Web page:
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9 Budget-friendly tips to freshen up your home in the new year
Small changes can have a big impact on your home. Ross Neilson, for example, got rid of a free-standing bureau in the bedroom of his London apartment. "It looked cluttered, so I added closet shelves and drawers under my bed instead," he says, adding: "That freed up floor space and made the room feel more spacious and light."
January is usually a time for renewal, and your home is the natural place to begin. A redesigned room is a tangible signal of a fresh start—one that will endure long after resolutions waver. It doesn't have to cost much—or anything at all. It just requires a willingness to see lived-in rooms in a new light.
For ideas on how to refresh your home in 2017, we turned to the pros: Christina Higham, an interior designer for the Studio at One Kings Lane, and Ashley Redmond, director of design at Decorist. Here are some tips:
1. Get organized
Cleanliness carries real psychological benefits. It helps you sleep better, reduces stress, and increases productivity. At the start of any redesign, think about storage options for clearing visual clutter. Simply gathering earrings or paper clips into a teacup can provide a greater sense of order.
Magazines and books often crowd a well-used living room, so slip them inside a storage ottoman or bench. Hide a messy stack of files on a desk inside a bright lacquer box. In a children's bedroom, Higham puts toys in woven African baskets—which can later be repurposed after the kids have grown up and leave the house.
2. Shuffle the art
"You can move a painting from one room to another, and create a completely different feel," says Redmond. As the new centerpiece of a space, a piece of art can inspire subtle changes to the color of accessories. The cerulean hues of a landscape, for instance, could be picked up in cobalt throw pillows or sky-blue blankets. "Use tones from the picture to create layers of color," she says. "It makes a room feel cohesive."
3. Conceal your TV
The television doesn't have to dominate your living room décor. Rather than hang it alone on a blank white wall, Higham says, consider clustering framed artwork around it to make the flat screen appear like part of the gallery wall. Play a similar visual trick by nestling it within black bookshelves or painting the wall slate grey to help the television blend in.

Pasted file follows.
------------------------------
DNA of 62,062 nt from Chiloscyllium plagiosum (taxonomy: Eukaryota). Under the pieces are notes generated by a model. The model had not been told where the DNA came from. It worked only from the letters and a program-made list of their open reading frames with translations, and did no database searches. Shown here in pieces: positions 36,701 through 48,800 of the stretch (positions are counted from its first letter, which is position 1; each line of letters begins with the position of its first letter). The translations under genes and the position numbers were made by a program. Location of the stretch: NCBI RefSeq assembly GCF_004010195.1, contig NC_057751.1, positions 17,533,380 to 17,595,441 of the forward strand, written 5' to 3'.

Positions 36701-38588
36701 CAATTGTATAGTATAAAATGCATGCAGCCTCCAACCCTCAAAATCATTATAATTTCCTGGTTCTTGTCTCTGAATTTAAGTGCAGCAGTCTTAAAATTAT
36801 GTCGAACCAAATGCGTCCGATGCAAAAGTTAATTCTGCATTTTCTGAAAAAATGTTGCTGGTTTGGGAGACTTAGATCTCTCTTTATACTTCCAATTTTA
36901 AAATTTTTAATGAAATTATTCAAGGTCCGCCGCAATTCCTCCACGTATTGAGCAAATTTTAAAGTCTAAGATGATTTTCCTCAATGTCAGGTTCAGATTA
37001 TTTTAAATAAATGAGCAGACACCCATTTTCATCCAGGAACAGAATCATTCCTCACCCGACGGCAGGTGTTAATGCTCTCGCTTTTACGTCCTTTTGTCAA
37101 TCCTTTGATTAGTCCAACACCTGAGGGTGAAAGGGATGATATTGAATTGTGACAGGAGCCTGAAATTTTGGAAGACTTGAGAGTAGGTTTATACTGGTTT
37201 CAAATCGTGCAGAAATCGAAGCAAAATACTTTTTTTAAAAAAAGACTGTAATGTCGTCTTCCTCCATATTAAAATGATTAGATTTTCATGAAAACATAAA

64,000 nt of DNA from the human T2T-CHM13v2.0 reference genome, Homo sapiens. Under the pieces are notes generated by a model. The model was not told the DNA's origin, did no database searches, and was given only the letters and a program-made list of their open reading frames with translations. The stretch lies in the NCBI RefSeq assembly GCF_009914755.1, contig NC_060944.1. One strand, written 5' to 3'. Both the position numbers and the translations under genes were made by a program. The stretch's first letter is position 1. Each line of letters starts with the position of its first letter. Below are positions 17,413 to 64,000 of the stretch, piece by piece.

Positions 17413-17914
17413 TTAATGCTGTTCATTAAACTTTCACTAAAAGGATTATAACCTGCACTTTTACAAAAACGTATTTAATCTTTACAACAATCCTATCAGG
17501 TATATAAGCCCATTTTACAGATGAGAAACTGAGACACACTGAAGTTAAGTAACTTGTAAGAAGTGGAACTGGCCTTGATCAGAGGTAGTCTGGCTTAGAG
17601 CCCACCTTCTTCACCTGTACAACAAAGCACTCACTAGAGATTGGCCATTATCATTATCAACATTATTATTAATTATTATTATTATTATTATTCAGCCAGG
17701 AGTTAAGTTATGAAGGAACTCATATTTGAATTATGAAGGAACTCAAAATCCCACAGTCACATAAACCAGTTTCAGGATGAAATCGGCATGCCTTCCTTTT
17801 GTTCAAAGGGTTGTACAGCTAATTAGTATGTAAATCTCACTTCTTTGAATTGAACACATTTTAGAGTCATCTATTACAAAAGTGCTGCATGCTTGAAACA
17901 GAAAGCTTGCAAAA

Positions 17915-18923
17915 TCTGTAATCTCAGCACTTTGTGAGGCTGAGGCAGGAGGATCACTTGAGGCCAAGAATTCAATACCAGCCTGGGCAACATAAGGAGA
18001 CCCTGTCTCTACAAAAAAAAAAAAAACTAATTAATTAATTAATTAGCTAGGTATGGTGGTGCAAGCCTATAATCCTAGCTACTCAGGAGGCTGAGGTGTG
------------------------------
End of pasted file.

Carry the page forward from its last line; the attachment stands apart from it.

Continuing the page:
4. Incorporate houseplants
"Plants are inexpensive and add life to any room," says Redmond. Easy to grow, palms and philodendron are classic choices. For a bit more character, however, try the sculptural fiddle leaf fig—a design world darling that can grow several feet tall.
5. Throw a rug on the kitchen floor
Vintage rugs can enliven a tired, post-holiday kitchen. "It's a cool look that adds color and interest," says Higham, who likes cotton kilim rugs that are inexpensive and easy to clean. "Just adding a little vintage to your home will give it a lot of character and personality." Bonus: A long runner helps conceal unattractive linoleum floors.
6. Change your hardware
One of the easiest ways to perk up a kitchen or bedroom is to change knobs and drawer pulls. Costing as little as $2, they usually require only a screwdriver to install. Try candy-colored handles in a kid's room or brushed gold finishes for a refined office.
7. Add an accent wall
When you paint or wallpaper a portion of a room, it draws the eye and becomes a focal point of the space. "It's inexpensive to buy a gallon of paint but it's high impact," says Redmond. "You could even use chalkboard paint to create a family messaging center." She also recommends self-adhesive, removable wallpaper as an affordable way to add patterns. You might paste it above the oven as a backsplash or behind the shelves of a built-in bookcase.
8. Create a calming bedroom
"Think about your bedroom as the relaxation zone where you can unplug," says Redmond. Bring in neutral tones with a new duvet cover, cozy throw pillows, or soft linen curtains.
Try to banish technology for a better night's sleep. Higham suggests buying a retro bedside clock to use as an alarm, instead of your smartphone. "It looks awesome—and you can check your phone in the morning," she says.
9. Switch the light fixtures
Trade harsh overhead lights for warm table lamps or pendants. "It will make a huge difference in your space," says Higham. "People are scared to change lighting because they think it's expensive, but you can get a fabulous chandelier for around $200."
Consider adopting the interior design trend of mixing traditional and modern styles, such as a midcentury floor lamp beside a tufted sofa. Such eclectic juxtapositions lend character to a room.
Rebecca Dalzell is a Chase News contributor. Her work has appeared in New York Magazine, Travel + Leisure and The Washington Post.